The Kill Stand by Larry D. Sweazy is a short story of a man who served in Vietnam and is now working a blue collar job killing turkeys for a living and must confront the fact that he must work a third shift regardless of the fact that his granddaughter will be performing in the local church and wants him to be there to see her. It is a heart-breaking story that people can relate to more nowadays than ever before in an economy where jobs are scarce and you must sacrifice time with family to keep whatever job you can. The ending fills the reader with uncertainty and hope that I cannot spoil here. All I can say is if you have every worked long hours and had to face tragedies in family life that effect your ability to keep a job while slogging away then this story will shoot you like an arrow through the heart.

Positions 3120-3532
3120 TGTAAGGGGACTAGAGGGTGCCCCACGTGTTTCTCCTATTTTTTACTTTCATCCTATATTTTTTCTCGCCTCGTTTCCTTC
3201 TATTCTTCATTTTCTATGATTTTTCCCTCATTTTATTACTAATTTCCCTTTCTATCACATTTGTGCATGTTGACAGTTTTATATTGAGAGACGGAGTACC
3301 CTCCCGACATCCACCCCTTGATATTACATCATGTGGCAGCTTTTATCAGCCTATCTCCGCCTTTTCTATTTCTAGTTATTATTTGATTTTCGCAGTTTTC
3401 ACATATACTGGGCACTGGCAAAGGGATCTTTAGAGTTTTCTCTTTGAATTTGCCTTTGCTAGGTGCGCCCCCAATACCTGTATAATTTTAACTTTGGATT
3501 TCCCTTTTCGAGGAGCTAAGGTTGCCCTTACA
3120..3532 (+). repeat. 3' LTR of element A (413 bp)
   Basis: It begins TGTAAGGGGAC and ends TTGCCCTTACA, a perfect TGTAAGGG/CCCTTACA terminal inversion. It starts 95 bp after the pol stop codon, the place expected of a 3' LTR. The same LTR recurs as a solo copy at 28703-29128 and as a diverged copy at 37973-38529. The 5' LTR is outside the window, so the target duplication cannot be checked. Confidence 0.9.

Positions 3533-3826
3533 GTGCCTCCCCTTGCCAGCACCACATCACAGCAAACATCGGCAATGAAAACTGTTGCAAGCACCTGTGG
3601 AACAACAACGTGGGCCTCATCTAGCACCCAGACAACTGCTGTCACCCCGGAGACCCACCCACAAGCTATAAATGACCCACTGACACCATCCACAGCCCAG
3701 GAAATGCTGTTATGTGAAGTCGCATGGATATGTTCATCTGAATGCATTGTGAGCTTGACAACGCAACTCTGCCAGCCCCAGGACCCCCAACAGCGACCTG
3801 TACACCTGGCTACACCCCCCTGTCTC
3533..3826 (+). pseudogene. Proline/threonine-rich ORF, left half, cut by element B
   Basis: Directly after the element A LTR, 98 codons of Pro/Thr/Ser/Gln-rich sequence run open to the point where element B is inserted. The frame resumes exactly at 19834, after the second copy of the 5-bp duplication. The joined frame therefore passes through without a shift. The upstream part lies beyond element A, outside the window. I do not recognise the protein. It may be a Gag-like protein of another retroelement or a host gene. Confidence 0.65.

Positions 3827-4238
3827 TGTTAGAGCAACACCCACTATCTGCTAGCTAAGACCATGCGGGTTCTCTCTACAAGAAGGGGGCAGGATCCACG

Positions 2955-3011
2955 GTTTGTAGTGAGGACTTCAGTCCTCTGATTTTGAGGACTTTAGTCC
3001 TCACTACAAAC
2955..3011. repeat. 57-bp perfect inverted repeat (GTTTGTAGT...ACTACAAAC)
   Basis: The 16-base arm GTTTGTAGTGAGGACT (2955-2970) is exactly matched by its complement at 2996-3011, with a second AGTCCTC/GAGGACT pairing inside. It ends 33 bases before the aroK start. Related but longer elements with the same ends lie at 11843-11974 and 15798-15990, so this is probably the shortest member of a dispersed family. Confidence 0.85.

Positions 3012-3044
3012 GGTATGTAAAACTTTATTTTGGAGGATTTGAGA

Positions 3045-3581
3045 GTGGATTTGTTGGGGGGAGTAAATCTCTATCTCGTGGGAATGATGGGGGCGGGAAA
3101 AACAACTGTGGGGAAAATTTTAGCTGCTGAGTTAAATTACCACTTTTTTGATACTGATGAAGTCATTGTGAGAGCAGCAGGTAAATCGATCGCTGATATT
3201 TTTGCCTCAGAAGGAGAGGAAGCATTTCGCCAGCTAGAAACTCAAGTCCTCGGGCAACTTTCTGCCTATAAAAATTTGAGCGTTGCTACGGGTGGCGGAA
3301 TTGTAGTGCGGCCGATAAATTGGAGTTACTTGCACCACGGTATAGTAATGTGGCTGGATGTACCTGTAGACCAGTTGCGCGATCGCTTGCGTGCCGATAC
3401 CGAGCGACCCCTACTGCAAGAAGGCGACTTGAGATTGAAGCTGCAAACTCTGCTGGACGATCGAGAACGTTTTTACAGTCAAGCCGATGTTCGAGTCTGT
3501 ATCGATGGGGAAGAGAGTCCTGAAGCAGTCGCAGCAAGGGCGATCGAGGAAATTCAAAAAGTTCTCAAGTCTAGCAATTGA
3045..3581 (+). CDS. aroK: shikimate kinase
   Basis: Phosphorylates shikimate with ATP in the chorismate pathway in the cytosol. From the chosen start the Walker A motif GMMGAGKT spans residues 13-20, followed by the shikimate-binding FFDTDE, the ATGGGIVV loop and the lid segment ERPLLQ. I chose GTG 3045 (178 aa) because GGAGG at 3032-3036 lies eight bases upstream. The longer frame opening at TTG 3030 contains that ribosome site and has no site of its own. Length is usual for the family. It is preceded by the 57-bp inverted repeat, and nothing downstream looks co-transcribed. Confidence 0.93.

This collection of poems, stories, and artwork is a well-rounded collection of tragedies and hard luck that I highly recommend reading. If you enjoyed this review you may obtain a copy of Indiana Crime for yourself for $12.48 through Amazon of Indiana Crime by using this link below:

Durable Goods is a microzine edited by writer Aleathia Drehmer and issue Number 61 landed in my mailbox recently. Similar in size to the small journal of Lilliput Review, the issue arrives in your standard letter-sized envelope and contains several poets’ poems within. Inside this issue there are poems that describe the daily items of life such as magazines, Dixie cups, clothes you hang on the clothesline, and the feelings that overwhelm us amongst our every-day life existence. Since there are so few poems I will only share one of them with you: